Thursday, August 25, 2011

Prime-time players

There is plenty to like about youth sports. It can build confidence, form long-lasting friendships, develop skills, and so forth.

But there are drawbacks too. You've heard of parents who drive their kids too hard while either living out their own frustrated dreams or trying to get them to earn a college scholarship. There's the common sense of such matters as, should there be travel teams for children under 10?

And that brings us to Little League.

The World Series in Williamsport, Pa., right now, as the best teams from around the world are competing to be American, International, and Overall champion. While I'd hate to think that a 13-year-old can have a thrill of a lifetime -- kind of makes the rest of his or her life an anticlimax -- there's no doubt that it's an exciting time.

During the last few years, all of the games on the finals are broadcast on ESPN. Some of the regional tournament games are shown too.

That idea makes me a little uncomfortable.

OK, I get the easy part. The games must get ratings, or they wouldn't be on national television. I don't know what the rights fees involved, but it must help Little League do some good things with youth baseball.

Still ... it's easy to wonder if it is a good idea to put this much pressure on children who may not be prepared to handle it. Sure they say they want to be on television now. But I think of the young pitcher who gave up a walk-off homer to lose the championship for a few years ago. Think kids will bring that up for years to come when they need a verbal weapon? Think opposing players in his area will keep it in mind if they face him down the road?

On ESPN tonight, the broadcast showed a split screen of the Red Sox-Rangers game on ESPN2, and of a round-robin game from Williamsport. Is it fair to imply that they are equal in a way in that fashion?

I'm not sure I know the answers to all that. I just know that it's not in anyone's interests to ask the question, except in the case of the kids.

Monday, August 22, 2011

Great Caesar's Ghost

The original Superman television series from the Fifties had a certain charm that is timeless. Some baby boomers (like me) grew up with the reruns that were shown over and over, and the program even landed on TV Land for a while.

But ... the reruns never included the charming advertisements that the cast filmed for Kellogg's Corn Flakes. Like this one:

This ad raises a couple of questions. One, if you were the editor of the Daily Planet, would you put your full name on your mailbox? Sounds like you'd be asking for trouble.

Two, why is Clark Kent hanging out in the front yard of his boss when Mr. White is eating his breakfast? You'd think Perry would consider that a little creepy.

Then again, the editor of the Daily Planet put out a great metropolitan newspaper with only three reporters -- Kent, Lois Lane and Jimmy Olsen. He must have known what he was doing.

Sunday, August 21, 2011

Triple trouble

Just when you've seen it all at a baseball game, a play comes along like this:

Nashville went on to win the game.

Thursday, August 18, 2011

Nothing in the mailbox

The Buffalo Bills have ended the public portion of their 2011 training camp at St. John Fisher outside of Rochester. They'll do their practicing in private now, away from the prying eyes of the public.

That seems appropriate. This is a team that seems to get more anonymous by the moment.

There's been plenty of excitement around many NFL teams in the past few weeks. The lockout came to an end, compressing an entire offseason into a week. Free agents were available, trades could be made, draft choices could be signed, etc. The possibilities seemed, well, if not endless, at least large in number.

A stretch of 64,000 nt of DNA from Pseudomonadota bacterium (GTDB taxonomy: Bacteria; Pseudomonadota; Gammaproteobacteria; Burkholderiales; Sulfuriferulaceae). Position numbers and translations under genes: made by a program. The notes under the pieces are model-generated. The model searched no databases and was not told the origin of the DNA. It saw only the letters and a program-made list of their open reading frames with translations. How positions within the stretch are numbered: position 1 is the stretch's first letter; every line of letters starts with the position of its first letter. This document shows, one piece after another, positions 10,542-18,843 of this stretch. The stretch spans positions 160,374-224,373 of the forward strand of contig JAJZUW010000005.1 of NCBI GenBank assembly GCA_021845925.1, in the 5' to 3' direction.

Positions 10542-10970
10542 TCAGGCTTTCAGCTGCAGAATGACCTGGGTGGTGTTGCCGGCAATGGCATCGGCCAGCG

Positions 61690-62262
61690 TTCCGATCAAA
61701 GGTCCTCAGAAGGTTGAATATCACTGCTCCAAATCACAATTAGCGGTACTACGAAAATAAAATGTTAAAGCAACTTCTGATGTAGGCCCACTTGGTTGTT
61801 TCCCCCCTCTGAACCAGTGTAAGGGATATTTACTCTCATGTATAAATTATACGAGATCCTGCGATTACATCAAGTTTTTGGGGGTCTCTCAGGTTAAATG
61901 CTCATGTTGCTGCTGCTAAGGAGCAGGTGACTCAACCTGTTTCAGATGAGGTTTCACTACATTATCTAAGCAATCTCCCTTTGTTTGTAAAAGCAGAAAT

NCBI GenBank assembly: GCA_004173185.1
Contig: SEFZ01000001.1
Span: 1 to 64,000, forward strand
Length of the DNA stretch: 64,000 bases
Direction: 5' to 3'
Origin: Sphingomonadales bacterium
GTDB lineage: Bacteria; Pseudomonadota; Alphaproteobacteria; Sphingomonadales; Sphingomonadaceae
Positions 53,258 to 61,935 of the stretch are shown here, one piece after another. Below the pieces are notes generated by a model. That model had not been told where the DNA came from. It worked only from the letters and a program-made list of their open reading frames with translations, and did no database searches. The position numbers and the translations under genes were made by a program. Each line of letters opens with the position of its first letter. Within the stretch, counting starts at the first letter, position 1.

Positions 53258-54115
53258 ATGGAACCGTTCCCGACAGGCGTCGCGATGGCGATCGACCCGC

But in Buffalo, much of the news seemed a bit discouraging. There were a couple of veteran starters from previous Buffalo teams who had become free agents. Donte Whitner was expected to depart, and he did for San Francisco. Meanwhile, linebacker Paul Posluszny opted to jump to Jacksonville for a big offer and a chance to play in a 4-3 defense.

Now, neither player is an all-pro. Whitner didn't seem to make many plays at safety; George Wilson seemed to find himself around the football more often in spot duty. Posluszny had a lot of tackles, although it's tough to say if that's a tribute to the lack of talent in front of him in the defensive line. Still, these are established NFL players.

On the incoming side, the Bills signed Tyler Thigpen to fill the backup quarterback role. He seems OK for that role, but he's not someone at the moment who might start a quarterback controversy. Brad Smith, a wide receiver/running back/quarterback, is an interesting player but probably is a complimentary part rather than a key ingredient.

During the course of camp, the news got odder. Buffalo's offensive line hasn't been very good in recent times. The team may have had little to lose, but Eric Wood moved over to center to replace Geoff Hangartner for the moment. That left Kraig Urbik as a starting guard, which was, um, surprising. And the other night Chad Reinhart starting taking snaps with the first team. That was a demotion for Andy Levitre, who had started most of the games for the last couple of years. Again, hmmm.

Then there was the surprising trade of Lee Evans to Baltimore for a measly fourth-round pick. A couple of years ago Evans was one of the few Bills on the lists of the 100 best players in the NFL. His numbers have dropped in the last couple of years. Was that due to decaying talent or the constant quarterback shuffling of the past few years? The Bills must have felt they wouldn't renew his contract in February, so they wanted to get something, anything for him now. Still, he was another veteran NFL player who had departed with nothing much of value coming this way in return.

Finally, there's the strange case of Aaron Maybin, who was the team's first-round draft choice two years ago. His playing time dropped off drastically as the months went by, to the point where he couldn't get on the gameday roster by the end of last season. Then, when told to bulk up in order to play linebacker at camp, he reported at 225 pounds. Maybin could be crushed at that weight by opposing 350-pound tackles. I'll miss him, though; he was an unfortunately easy target for jokes in The News' "Five Spot" column.

Last year, I wrote in a blog that the saddest part of the Bills' problems was that they just didn't seem to matter nationally. Yes, they had an NFL franchise, but it was filled with anonymous players and hadn't won consistently in years. I'm not willing to give up on the front office and coaching staff yet, but they still have some selling to do (in the form of better play) to convince me that relevance is around the corner.